Do allergies cause swollen lips?
Yes, allergies commonly cause swollen lips. The medical term for this is eczematous cheilitis . Common allergies include saliva, certain foods, cold dry air, toothpaste, mouthwash, mango, cinnamon, citrus, makeup products, sunscreens, and lip balms.
Why are my lips swollen and itchy?
It is likely that you are experiencing an allergic reaction to a food or a substance that has been applied to your lips. Common substances that cause allergic reactions include mango, cinnamon, and citrus as well as toothpaste, mouthwash, and lip balms. If you are experiencing throat swelling or difficulty breathing, seek medical evaluation urgently.
Why do my lips burn?
The most common cause of lip is the effect of climate on lips. Lips can dry out in cold air and crack, causing fissures or bleeding, and this can cause burning when the lips are exposed to further cold air or when the lips are moved to speak or eat. Rare syndromes including and a facial may also contribute to lip burning. If you develop further symptoms including numbness, dizziness, nausea, vomiting, or difficulty moving, seek medical care.
Why is my lip swollen when I wake up?
It is common for lips to swell upon waking if you have consumed large amounts of salt the prior night. This causes the body to retain fluid, which may also cause swelling in the eyelids and the lips. Additionally, this may also be caused by disorders with chemicals that decrease swelling, particularly one disorder in which a compound called C-esterase is absent.
Questions Your Doctor May Ask About Swollen Lips
- Do you have a rash?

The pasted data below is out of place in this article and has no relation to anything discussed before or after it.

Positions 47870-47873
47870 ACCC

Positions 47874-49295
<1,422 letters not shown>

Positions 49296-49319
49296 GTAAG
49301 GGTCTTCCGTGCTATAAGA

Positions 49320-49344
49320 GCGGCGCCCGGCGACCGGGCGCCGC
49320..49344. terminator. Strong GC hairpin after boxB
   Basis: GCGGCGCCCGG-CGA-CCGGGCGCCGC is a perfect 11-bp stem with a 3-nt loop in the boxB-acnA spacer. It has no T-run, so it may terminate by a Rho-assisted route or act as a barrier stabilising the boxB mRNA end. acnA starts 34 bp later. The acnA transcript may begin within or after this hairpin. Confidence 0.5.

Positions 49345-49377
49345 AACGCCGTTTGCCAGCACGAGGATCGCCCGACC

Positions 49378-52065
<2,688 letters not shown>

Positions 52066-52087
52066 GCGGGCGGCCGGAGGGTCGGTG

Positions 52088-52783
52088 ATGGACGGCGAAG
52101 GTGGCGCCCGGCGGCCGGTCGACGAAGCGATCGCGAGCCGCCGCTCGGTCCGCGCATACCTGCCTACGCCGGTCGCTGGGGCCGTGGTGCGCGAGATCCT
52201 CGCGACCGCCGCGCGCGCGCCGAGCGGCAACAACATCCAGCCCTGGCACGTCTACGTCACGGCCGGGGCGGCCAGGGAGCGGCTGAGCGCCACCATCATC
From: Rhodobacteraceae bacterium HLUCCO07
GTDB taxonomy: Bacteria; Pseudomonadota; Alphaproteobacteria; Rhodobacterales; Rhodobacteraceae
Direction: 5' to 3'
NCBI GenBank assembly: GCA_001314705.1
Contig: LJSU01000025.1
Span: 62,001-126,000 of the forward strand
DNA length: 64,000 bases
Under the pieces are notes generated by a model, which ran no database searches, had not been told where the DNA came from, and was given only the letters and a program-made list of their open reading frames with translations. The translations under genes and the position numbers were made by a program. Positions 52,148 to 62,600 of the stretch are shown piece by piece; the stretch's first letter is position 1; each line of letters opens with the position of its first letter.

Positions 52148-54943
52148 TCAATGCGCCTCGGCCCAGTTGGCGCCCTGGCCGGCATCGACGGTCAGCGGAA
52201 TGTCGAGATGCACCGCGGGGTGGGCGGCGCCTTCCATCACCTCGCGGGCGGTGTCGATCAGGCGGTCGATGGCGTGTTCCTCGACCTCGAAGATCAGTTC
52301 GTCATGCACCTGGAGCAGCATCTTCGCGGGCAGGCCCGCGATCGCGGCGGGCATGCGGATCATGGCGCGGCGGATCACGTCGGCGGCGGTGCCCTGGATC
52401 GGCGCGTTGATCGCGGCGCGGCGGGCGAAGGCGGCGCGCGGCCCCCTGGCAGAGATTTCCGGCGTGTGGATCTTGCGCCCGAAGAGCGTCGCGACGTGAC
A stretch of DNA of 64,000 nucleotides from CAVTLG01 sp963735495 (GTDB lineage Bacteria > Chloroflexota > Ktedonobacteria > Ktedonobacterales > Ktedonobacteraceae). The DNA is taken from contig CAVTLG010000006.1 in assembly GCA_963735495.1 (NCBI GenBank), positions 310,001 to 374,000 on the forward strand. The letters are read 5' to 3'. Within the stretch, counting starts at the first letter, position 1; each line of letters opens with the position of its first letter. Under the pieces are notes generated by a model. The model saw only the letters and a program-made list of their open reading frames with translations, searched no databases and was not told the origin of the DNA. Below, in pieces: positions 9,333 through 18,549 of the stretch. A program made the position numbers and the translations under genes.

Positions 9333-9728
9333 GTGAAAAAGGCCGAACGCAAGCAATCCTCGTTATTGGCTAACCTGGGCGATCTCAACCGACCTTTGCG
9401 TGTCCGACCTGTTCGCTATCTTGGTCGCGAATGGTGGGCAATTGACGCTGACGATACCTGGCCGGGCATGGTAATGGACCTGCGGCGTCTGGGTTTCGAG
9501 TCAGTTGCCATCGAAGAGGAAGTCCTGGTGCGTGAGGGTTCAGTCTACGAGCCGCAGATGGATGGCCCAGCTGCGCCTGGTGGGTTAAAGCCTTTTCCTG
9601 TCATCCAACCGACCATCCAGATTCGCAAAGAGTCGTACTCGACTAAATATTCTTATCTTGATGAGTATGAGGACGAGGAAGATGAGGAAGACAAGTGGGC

- What part of your mouth is swollen?
- Does your throat feel itchy or irritated?
- Are you allergic to anything?
Self-diagnose with our free if you answer yes on any of these questions.
I started to feel itchy on my hands, legs and body. It looks like mosquitoes bite but it isnt. Is very itchy and some of the bites is small and some are big. Followed by i have swollen lip on the bottom. Is also itchy and is quite a big bump.
- Delves PJ. Angioedema. Merck Manual Professional Version. Updated January 2018. .
- Angioedema. NHS. Updated August 24, 2016. .
- Henochowicz SI. Angioedema. U.S. National Library of Medicine: MedlinePlus. Published February 27, 2018. .
- Hereditary Angioedema. U.S. National Library of Medicine: Genetics Home Reference. Published October 23, 2018. .
- Salivary Gland Disorders. Harvard Medical School: Harvard Health Publishing. Published January 2015. .
- Squamous Cell Carcinoma (SCC). Skin Cancer Foundation. .
- Dry Skin. American Academy of Dermatology. .
- Saving Face: Dermatologists Helping Patients Identify Source of Facial Allergic Contact Dermatitis. American Academy of Dermatology. Published August 1, 2013. .
- Treister N, Woo SB, AAOM Web Writing Group. Burning Mouth Syndrome. The American Academy of Oral Medicine. Updated January 22, 2015. .
- Sissons C. Why Are My Lips Tingling? Medical News Today. Updated November 27, 2017. .
- Seymour T. Why Are My Lips Swollen? Medical News Today. Updated February 28, 2018. .